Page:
At the same time, Webb says he voted with his dollars to buy the new iPhone 4 anyway, adding, "sometimes an antenna that's not great, but good enough, is good enough."
06-26-2010, 10:25 AM #523
I tried holding the naughty place with my hands when i first got the phone downtown in Austin. I just tried the test at my home which is 20 miles away from where i originally tested it and the bars intially went down but left 2 of them and then all of a sudden all of the bars came back to where i had full signal strength even with my death grip around my phone. I guess I am considering myself lucky to have not a terrible issue with this where i live and none of the other issues.
06-26-2010, 10:29 AM #524
Good stuff hopefully update soon!
06-26-2010, 11:33 AM #525
How many time do we have to tell you Steve Jobs? This is not a software issue it's a hardware issue, something needs to be changed physically.
06-26-2010, 11:41 AM #526
I guess when I go to "no service" and attempt to make a call and I get "call failed", all by placing my finger in one spot......
06-26-2010, 11:49 AM #527
GREAT now with the update the signal bars will "read" we have good service when we don't.
06-26-2010, 11:55 AM #528
I cant believe so many people fall right into apples hands. Yes apple makes "descent" phones, but we all knew this one was gonna be the most retarded one straight out of the box (because of all the upgrades and the design). We knew there was no way apple would get it right the first time. Sit back and wait til next June. They will redesign this POS and make a little better Iphone out of it atleast.
06-26-2010, 04:17 PM #529
06-26-2010, 04:20 PM #530
I just called Apple support, they said they're aware of the issue and understand fully. They said a new replacement phone would prob be the same and to give it a week or so and they should address it. I told them at the least give me a free bumper case, if not phone if they are recalled.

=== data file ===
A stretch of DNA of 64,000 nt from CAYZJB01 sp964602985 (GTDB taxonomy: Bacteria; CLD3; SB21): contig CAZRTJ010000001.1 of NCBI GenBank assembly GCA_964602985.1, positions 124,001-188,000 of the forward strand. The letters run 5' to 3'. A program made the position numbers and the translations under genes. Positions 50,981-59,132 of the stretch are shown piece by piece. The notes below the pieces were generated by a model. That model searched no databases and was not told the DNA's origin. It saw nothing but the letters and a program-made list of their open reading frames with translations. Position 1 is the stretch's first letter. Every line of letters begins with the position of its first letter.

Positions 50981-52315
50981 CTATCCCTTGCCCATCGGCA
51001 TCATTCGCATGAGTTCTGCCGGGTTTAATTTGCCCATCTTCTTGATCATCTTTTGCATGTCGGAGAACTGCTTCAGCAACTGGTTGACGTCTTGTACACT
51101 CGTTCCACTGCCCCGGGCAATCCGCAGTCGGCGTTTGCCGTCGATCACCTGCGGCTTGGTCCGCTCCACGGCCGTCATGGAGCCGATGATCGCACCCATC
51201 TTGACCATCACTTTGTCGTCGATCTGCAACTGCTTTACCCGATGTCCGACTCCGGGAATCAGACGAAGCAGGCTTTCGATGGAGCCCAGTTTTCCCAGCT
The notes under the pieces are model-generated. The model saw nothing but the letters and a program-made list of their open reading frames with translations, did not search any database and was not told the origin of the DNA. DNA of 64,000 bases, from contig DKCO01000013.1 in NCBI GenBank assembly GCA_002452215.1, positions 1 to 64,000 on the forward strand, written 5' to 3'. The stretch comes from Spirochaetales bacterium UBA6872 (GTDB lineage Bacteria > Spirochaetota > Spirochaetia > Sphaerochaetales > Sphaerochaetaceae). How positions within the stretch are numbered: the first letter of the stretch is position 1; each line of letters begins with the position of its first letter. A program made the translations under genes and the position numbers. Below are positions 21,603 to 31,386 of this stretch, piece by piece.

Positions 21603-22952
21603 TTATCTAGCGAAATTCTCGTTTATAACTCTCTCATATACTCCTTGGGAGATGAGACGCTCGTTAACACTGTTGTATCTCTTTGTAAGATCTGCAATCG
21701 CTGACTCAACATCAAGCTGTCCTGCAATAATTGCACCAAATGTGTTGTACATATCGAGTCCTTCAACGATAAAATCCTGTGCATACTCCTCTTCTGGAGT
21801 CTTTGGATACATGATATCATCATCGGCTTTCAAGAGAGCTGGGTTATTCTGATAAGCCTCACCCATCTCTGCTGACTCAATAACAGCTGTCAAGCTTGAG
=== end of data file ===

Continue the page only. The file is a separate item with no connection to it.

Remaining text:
06-26-2010, 04:34 PM #531
Last edited by xclusiveiphone; 06-26-2010 at 04:41 PM.
06-26-2010, 05:50 PM #532
very strange but I just tried to replicate the issue and I can't get the bars to drop now. Is at&t turning up the juice to help cover apple's butt on this one?
06-26-2010, 05:57 PM #533
OK I came up with a possible solution...The problem is they tried to integrate too many antennas out side of the iPhone. They need to relocate the bluetooth, wifi, and gps antennas somewhere inside the iPhone so it doesn't conflict with the phone's antenna when you touch it. Not only will this enhance the iPhone's appearance by eliminating all the ugly gaps outside the iPhone but even possibly produce better signal.
Last edited by xclusiveiphone; 06-26-2010 at 06:10 PM.
06-26-2010, 06:10 PM #534
06-26-2010, 06:12 PM #535
06-26-2010, 06:26 PM #536
"the issue is believed to occur when switching frequencies; because the lag is allegedly not calibrated correctly, it results in the device reporting "no service" rather than switching to the frequency with the best signal to noise ratio. iOS 4 introduced some enhancements to how the baseband selects which frequencies to use, so it makes sense that the error may have crept into those changes. Additionally, this explains why iOS 4 has also caused similar problems for iPhone 3GS users."